From the Disputing Blog of Karl Bayer, Victoria VanBuren, and Holly Hayes.
By Guest, Peter S. Vogel
After receiving a Temporary Restraining Order (”TRO”) the Judge ordered a mediation conference between the plaintiff software licensor and their customer in Alabama. The software in dispute was a specialized tax website that the plaintiff had spent many years developing, and after defendant abruptly terminated the license the plaintiff was shocked that the defendant had a competing website providing specialized tax services somewhat a kin to the plaintiff. So the trial judge had no trouble issuing a TRO. As oftentimes happens the Judge ordered me to mediate the case since I was a programmer and have a masters in computer science. My law practice of more than 30 years has always been limited to representing buyers and sellers of IT and Internet services.
Step One – In Depth Review of Plaintiff’s Technology
Since the defendant was in Alabama I arranged a meeting with the plaintiff licensor’s technical staff at my offices a few days before the mediation conference. Plaintiff’s IT staff demonstrated the construction and schema for their data base, and how the website processed data. This exercise lasted a couple of hours, but provided good insight about their IT solution and web business.
Step Two – Review Defendant’s Technology
When the defendant arrived from Alabama for the mediation conference I immediately requested that they demonstrate their website, database construction, and schema. It did not take a lot to determine that the database structures and implementation were not related to the plaintiff’s at all. Further that there were no clues that defendant developed their systems with the aid of plaintiff’s technology.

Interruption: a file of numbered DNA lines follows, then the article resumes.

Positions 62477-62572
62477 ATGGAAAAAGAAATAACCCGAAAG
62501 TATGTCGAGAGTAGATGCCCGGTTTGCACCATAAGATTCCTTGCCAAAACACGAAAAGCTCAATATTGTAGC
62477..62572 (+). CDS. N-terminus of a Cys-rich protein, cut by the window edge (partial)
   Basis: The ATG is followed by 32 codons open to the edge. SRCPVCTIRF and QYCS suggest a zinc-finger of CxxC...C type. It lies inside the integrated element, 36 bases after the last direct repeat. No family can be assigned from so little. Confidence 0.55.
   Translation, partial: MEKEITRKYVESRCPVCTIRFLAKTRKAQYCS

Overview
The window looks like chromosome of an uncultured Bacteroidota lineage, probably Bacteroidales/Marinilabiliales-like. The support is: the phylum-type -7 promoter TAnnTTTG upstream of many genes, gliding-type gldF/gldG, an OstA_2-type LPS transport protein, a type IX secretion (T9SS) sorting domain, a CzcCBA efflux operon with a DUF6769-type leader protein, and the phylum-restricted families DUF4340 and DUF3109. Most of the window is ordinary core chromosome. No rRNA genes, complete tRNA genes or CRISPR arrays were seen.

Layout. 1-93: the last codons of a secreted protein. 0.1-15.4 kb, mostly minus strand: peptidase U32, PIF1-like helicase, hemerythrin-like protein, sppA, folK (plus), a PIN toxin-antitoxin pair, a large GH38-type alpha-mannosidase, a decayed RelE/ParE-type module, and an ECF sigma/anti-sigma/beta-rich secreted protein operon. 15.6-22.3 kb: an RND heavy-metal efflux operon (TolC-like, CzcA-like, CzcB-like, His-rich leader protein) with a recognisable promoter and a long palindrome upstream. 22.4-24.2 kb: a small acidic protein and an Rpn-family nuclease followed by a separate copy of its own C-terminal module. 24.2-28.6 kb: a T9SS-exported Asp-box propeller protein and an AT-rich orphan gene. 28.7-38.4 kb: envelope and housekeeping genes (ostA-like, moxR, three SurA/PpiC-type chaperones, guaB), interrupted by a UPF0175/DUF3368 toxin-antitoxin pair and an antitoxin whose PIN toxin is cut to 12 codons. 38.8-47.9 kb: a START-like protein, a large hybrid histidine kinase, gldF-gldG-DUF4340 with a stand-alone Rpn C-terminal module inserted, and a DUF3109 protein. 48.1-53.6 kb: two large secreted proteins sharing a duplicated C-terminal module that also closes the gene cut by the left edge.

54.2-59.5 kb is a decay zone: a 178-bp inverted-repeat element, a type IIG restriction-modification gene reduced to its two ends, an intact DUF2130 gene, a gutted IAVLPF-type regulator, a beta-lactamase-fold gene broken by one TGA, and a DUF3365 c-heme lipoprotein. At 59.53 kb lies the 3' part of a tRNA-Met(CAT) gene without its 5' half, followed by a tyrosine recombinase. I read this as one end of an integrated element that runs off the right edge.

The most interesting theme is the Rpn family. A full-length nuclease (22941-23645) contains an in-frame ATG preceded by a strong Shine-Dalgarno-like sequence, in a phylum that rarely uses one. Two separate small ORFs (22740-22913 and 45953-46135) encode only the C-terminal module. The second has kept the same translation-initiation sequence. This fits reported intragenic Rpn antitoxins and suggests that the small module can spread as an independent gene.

Settled at the Mediation
The case settled immediately. As a neutral observer of the databases and websites I was certain that the plaintiff’s and defendant’s tax websites were not related. Although on the surface it seemed obvious to most that how else would the developed their website were it not for access and use of plaintiff’s software.
Without question my IT experiences saved both parties from expensive litigation, and allowed them to move on.
Peter S. Vogel is a trial partner at Gardere Wynne Sewell LLP where he is Chair of the Electronic Discovery Group and Co-Chair of the Technology Industry Team. Before practicing law he worked as a computer programmer, received a Masters in Computer Science, and taught graduate courses in information systems. For 12 years he served as the founding Chair of the Texas Supreme Court on Judicial Information Technology which is responsible for helping automate the Texas court system and putting Internet on the desktops of all 3,200 judges. Peter has taught courses on the Law of eCommerce at the SMU Dedman School of Law since 2000. Many of Peter’s topics are discussed on his blog www.vogelitlawblog.com.
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